Economic Impacts of the September 11th Attack Economic Impacts of the September 11th Attack Terrorism threats have direct, indirect, and induced implications on America’s economy. During the incident, terrorists hijacked American passenger planes send panic, fear, and loss of lives to people. Besides its costs incurred from destructions and deaths, 9/11 incidence had extensive economic implications in the U. S. economy. The occurrence on 9/11 added more trouble into American woes following the 2001 economic recession from which the country was beginning to recover. It affected the U. S. economy through the closure of New York stock market and Federal Emergency Management for a period of four trading days.
The attack had dire consequences on both aggregate demand (AD) and aggregate supply (AS) of goods and services. Closure of the stock market and travel advisories both within and outside the country cut business activities leading to a drop in the GDP. AD curve shifted to the right giving rise to prices that ultimately leads to expected future inflation. At this point, aggregate supply shifts to the left in the short run until GDP surpasses its long-term average.
The attack prompted the country to launch one of its greatest expenditure programs on September 20, 2001 after President Bush declared war on terror. Operations in Afghanistan would cost the treasury massive amounts in expenditure. According to Carter and Cox, 2011, the government spent an estimated $3.3 trillion in response to the threat. America invested extensively on the Department of Defense (DOD) and operations of the newly created homeland security department. The federal government channeled funds to the defense spending both in Afghanistan and homeland security surveillance including intelligence details (Makinen, 2011).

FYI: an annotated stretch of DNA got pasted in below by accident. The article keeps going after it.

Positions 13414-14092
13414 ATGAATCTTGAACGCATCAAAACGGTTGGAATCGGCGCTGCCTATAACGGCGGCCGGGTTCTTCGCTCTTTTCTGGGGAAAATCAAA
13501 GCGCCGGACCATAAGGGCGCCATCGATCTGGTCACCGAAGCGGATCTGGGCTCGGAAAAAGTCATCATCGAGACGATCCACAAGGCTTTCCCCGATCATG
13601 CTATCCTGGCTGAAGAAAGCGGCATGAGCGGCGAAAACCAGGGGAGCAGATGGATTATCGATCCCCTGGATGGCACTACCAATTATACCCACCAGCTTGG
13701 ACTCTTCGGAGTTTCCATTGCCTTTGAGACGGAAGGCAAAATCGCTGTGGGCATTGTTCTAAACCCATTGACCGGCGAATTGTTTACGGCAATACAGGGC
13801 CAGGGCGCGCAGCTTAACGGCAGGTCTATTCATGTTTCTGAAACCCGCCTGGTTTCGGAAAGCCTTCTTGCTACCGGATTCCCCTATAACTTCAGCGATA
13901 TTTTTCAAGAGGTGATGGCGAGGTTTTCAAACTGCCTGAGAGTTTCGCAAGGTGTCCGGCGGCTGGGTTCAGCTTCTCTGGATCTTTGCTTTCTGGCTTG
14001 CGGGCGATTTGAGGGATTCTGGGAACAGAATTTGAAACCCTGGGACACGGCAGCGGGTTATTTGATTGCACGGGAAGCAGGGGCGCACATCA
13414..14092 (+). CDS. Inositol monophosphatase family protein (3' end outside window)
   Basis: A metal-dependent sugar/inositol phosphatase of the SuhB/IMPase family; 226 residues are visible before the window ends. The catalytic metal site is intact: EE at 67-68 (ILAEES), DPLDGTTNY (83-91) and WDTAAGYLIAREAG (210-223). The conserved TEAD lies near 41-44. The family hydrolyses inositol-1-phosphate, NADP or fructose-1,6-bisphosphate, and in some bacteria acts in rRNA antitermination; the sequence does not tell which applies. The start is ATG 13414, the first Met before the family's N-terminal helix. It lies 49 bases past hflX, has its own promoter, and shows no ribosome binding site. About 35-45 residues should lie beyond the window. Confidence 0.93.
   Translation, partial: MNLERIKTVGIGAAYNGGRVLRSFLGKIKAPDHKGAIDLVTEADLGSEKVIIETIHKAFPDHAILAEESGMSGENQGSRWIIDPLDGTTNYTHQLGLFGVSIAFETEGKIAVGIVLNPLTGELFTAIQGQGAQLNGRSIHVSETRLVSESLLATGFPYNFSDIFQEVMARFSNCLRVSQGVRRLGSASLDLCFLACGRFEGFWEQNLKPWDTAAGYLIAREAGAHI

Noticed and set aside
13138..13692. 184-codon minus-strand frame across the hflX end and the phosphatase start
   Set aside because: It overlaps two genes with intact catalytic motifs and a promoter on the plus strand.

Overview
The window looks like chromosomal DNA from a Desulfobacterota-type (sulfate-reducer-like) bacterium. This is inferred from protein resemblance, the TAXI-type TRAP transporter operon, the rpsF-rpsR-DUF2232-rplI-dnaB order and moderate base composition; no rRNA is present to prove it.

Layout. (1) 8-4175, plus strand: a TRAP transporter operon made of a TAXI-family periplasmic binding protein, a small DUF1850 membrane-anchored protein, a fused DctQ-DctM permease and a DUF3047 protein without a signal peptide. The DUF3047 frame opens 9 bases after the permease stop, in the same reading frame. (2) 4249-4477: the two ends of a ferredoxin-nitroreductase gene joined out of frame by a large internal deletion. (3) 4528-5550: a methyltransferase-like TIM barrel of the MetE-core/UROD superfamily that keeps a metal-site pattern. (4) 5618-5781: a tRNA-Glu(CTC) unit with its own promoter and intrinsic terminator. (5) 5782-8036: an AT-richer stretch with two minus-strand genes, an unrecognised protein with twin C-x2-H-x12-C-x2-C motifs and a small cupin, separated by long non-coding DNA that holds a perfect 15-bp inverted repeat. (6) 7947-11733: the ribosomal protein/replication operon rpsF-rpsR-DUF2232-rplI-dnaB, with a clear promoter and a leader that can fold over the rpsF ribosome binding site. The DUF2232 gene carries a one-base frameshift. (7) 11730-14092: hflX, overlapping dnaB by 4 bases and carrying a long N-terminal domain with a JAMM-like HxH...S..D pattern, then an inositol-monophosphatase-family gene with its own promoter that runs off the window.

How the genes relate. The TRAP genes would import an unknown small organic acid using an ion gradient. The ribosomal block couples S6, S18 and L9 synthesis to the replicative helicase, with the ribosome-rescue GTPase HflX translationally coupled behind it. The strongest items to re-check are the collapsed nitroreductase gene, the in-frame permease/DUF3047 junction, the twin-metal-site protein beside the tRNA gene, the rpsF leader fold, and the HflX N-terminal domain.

High expenditure by the DOD and homeland security initiated a debt crisis in the country. The amount of funds usable in driving stimulus programs in the country reduced with the increase of expenditure on security. High debt levels experienced in America because of increased expenditure after 9/11 were among the forces that prompted the 2008 crisis. Limited Medicare benefits caused a downgrading of the country’s debt.
Fiscal policy affected interest rates, government expenditure strategy and tax rates. The US government, therefore, used borrowing from the federal government to help restore the adversely affected airline sector. America used automatic in-built stabilizer to restore its economy after the incidence. Corporations received tax relief that enabled them to acquire funds to help rebuild the country’s economy.
Carter, S. &. Cox, A. (September 8, 2011). One 9/11 Tally: $3.3 Trillion. The New York Times. Retrieved September 30, 2014 from, http://www.nytimes.com/interactive/2011/09/08/us/sept-11-reckoning/cost-graphic.html?_r=0
Makinen, G. (2011). Economic Effects of 9/11: A Retrospective Assessment. New York, NY: DIANE Publishing.